One of the most frustrating roles of a leader of volunteers is when volunteers quit.
You’ve put time and effort into training and supervising them and then – poof—they’re gone.
You’re left wondering why, and if there was anything you could have done to have kept them.
There are many reasons why volunteers quit, and not all of them have to do with the leadership or the organization. A volunteer might be moving to a new city. Their school work or career work may have increased. They could have health issues. Many times, though, when volunteers quit it’s because of something the organization, or its leaders, did or didn’t do.
Once, I volunteered for an art gallery in the city where I lived at the time. I filled out the application form, was interviewed and went through an orientation. Then I showed up for my first shift, only to be met with a blank stare from the person I was supposed to report to. She had no idea I was coming, and didn’t have a clue what to do with me.
I explained what I was brought on to help with but she didn’t have anything ready. She ended up giving me some “busy work” to get me through the shift. No problem, I thought. There was just a miscommunication somewhere and the next shift will be better. Only it wasn’t.
I got the same blank stare, and did the same “busy work.” When I showed up for my third shift, a look of annoyance crossed her face when she saw me. So I turned and walked out. I never went back.
A surprising number of people have similar experiences. This person filled out an application and never heard back. That person organized a massive awareness campaign and never got thanked. A third person was so overloaded with tasks they burned out. There was little or no training, so a volunteer doesn’t feel competent or confident in their work. Some are only asked to do low-level, brainless tasks. Shifts get cancelled without volunteers being informed. And on and on.
There are many reasons why a volunteer, or potential volunteer, will walk away and you need to know what those reasons are.
People make mistakes. Stuff falls through the cracks. But without knowing why a volunteer leaves, you will never know where those cracks are. Your recruitment efforts will be like trying to fill a bathtub when the plug is missing.
Another thing about my art gallery experience was the no one ever followed up.
Don’t make that mistake. Once a volunteer is on your roster, even if only for a shift or two, when they stop showing up, reach out to them.
Not all volunteers will tell you they’re leaving. Most, in fact, will simply disappear – especially if they’re leaving because of how the organization is run. Holding an exit interview is imperative.
An exit interview is your opportunity to see the organization and the volunteer program from the volunteer’s point of view. We all are limited in our perspectives, so something we think is working well may be broken from the point of view of a volunteer. A well-conducted exit interview can identify those things.
Here are some tips:
Start with sincerely thanking the volunteer for their time and dedication.
Show empathy and support for their decision. Now is not the time to try to guilt or pressure them into staying. In fact, it is never time to guilt or pressure a volunteer. If you find you’re doing that, you may just have discovered the reason they’re quitting.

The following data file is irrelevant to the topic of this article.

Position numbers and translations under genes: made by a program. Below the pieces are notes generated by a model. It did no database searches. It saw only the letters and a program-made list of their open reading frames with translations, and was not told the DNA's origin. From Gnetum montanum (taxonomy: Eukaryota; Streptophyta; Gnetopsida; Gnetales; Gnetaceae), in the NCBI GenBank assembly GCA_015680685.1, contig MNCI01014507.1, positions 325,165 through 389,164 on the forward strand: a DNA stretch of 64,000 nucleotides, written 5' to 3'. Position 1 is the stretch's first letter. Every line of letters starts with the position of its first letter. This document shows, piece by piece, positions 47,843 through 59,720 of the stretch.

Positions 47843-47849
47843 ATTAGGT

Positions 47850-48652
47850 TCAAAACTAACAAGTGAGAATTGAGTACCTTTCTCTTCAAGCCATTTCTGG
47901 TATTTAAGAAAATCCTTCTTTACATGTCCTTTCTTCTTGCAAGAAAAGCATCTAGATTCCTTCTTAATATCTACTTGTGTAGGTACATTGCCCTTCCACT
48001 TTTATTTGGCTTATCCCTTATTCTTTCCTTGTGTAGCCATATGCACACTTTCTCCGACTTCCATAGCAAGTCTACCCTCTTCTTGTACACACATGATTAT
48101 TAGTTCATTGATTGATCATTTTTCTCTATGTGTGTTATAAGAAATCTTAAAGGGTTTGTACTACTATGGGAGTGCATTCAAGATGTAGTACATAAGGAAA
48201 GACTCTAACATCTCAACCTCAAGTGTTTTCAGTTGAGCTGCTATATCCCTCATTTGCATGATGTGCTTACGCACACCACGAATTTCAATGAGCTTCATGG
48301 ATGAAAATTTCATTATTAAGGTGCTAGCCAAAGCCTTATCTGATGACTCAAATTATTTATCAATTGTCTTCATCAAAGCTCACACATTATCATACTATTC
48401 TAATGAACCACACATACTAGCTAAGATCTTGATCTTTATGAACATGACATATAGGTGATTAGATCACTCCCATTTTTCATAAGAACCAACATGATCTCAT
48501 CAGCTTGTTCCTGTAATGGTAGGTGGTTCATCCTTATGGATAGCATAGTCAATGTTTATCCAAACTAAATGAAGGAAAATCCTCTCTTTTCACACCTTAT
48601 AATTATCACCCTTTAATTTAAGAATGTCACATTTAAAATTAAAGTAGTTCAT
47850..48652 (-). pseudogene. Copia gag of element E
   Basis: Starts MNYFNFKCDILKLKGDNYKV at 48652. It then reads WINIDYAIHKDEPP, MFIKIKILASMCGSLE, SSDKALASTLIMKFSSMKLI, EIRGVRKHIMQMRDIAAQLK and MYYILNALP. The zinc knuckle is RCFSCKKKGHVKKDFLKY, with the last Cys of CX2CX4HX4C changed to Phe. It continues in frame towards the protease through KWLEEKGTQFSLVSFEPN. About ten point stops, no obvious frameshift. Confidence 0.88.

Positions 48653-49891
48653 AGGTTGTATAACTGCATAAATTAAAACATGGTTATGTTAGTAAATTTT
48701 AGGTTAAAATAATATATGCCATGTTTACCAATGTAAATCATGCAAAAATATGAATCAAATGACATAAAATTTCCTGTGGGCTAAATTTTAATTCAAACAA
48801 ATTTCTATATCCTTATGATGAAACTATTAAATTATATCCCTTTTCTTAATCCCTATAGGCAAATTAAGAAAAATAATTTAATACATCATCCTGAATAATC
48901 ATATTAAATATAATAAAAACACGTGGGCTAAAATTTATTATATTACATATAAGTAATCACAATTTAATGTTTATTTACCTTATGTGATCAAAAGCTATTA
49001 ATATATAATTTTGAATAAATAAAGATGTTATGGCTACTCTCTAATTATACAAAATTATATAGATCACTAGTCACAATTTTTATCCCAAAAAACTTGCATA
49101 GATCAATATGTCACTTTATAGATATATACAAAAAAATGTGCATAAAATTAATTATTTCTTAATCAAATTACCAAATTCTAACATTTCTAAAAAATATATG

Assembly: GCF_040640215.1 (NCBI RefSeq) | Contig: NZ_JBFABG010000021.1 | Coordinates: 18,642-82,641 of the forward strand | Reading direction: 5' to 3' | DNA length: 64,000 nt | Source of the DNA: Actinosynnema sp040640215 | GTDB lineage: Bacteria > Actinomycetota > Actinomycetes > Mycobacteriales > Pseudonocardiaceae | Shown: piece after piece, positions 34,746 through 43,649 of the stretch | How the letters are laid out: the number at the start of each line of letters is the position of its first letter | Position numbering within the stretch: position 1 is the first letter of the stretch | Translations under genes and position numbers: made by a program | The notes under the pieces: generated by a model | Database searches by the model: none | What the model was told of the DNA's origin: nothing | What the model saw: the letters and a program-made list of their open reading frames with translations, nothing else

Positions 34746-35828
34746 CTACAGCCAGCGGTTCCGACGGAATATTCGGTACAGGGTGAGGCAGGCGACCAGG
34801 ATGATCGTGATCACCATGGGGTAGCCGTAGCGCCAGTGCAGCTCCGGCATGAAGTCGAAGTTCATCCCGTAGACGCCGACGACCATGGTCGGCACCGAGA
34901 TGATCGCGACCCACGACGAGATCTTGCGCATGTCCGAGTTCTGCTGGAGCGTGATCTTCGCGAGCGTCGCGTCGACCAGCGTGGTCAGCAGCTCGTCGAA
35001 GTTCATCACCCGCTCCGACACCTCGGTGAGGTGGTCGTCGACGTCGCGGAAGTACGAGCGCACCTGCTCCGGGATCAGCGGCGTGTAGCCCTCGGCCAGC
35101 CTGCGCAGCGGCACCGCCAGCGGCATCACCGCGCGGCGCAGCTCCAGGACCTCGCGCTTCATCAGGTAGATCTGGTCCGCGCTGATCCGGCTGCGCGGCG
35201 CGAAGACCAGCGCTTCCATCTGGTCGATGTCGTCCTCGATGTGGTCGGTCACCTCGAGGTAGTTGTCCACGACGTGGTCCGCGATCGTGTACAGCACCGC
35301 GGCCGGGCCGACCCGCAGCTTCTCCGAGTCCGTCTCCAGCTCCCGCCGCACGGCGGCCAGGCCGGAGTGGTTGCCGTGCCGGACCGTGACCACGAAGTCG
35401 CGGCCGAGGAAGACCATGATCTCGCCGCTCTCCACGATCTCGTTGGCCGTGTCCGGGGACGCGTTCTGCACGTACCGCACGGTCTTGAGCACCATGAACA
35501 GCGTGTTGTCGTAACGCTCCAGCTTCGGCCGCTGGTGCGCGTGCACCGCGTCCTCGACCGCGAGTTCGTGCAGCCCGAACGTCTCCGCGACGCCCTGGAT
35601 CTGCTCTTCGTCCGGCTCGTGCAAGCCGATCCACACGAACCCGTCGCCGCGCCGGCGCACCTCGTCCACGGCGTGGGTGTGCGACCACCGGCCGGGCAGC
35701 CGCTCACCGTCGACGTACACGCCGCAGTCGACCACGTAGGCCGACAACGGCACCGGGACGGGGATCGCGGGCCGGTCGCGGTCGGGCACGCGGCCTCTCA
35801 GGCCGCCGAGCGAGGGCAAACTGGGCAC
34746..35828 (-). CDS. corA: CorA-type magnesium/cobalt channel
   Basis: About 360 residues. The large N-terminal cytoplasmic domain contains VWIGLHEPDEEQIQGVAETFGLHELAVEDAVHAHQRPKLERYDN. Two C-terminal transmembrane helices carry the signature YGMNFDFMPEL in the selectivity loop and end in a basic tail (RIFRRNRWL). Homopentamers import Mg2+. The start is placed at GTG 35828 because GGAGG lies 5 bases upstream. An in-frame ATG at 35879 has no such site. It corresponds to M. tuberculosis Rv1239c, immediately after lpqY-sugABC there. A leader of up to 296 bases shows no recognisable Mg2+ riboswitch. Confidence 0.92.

Provide an environment where the volunteer feels safe.
Explain the purpose of the interview – to make things better for everyone. Don’t become defensive at any comments the volunteer makes, even if criticism is directed at you. Simply thank them for their honesty. By remaining calm and open, you defuse any latent hostility and increase the volunteer’s sense of safety.
While I strongly suggest you do the interview in person or by video, there may be situations where having an anonymous online survey will be more likely to provide honest answers.
A live interview allows you to adjust the questions based on previous answers, but – especially if there was conflict between yourself and the volunteer – the volunteer may feel safer answering questions without you there.
Ask open-ended questions that allow the volunteer to express their thoughts and feelings freely.
Here are some sample questions, but you will likely need to tailor your questions to each specific situation.
• What prompted you to leave the organization?
• What support and/or resources could we provide to make the tasks easier?
• In what ways could the organization have utilized your skills or abilities better?
• Please describe any incident that made you uncomfortable / unwelcome.
• How could we improve our orientation / training / onboarding?
• Do you have any other suggestions to help us improve?
Asking for suggestions for improvement is important because volunteers see tasks differently than you and they may have very valuable ideas about how to make things more efficient. Be open to that.
Once the interview is over, take a hard look at the answers. Ignore any biases or snap conclusions you may have. Dig deep into the insights the volunteer gave you and use them as a learning opportunity, even if that means changing your own behaviour.
Finally, stay in touch with them. When volunteers quit, it doesn’t mean the entire relationship has to end. They may still care about your cause and be interested in fundraisers or other events your organization holds.
Once you implement the changes required to solve the problems that caused them to leave, they may just come back.
It’s frustrating when volunteers quit but it can be a learning experience and actually make your program better in the long run.
Good luck, and if you need help, let me know.
This article is written by or on behalf of an outsourced columnist and does not necessarily reflect the views of Castanet.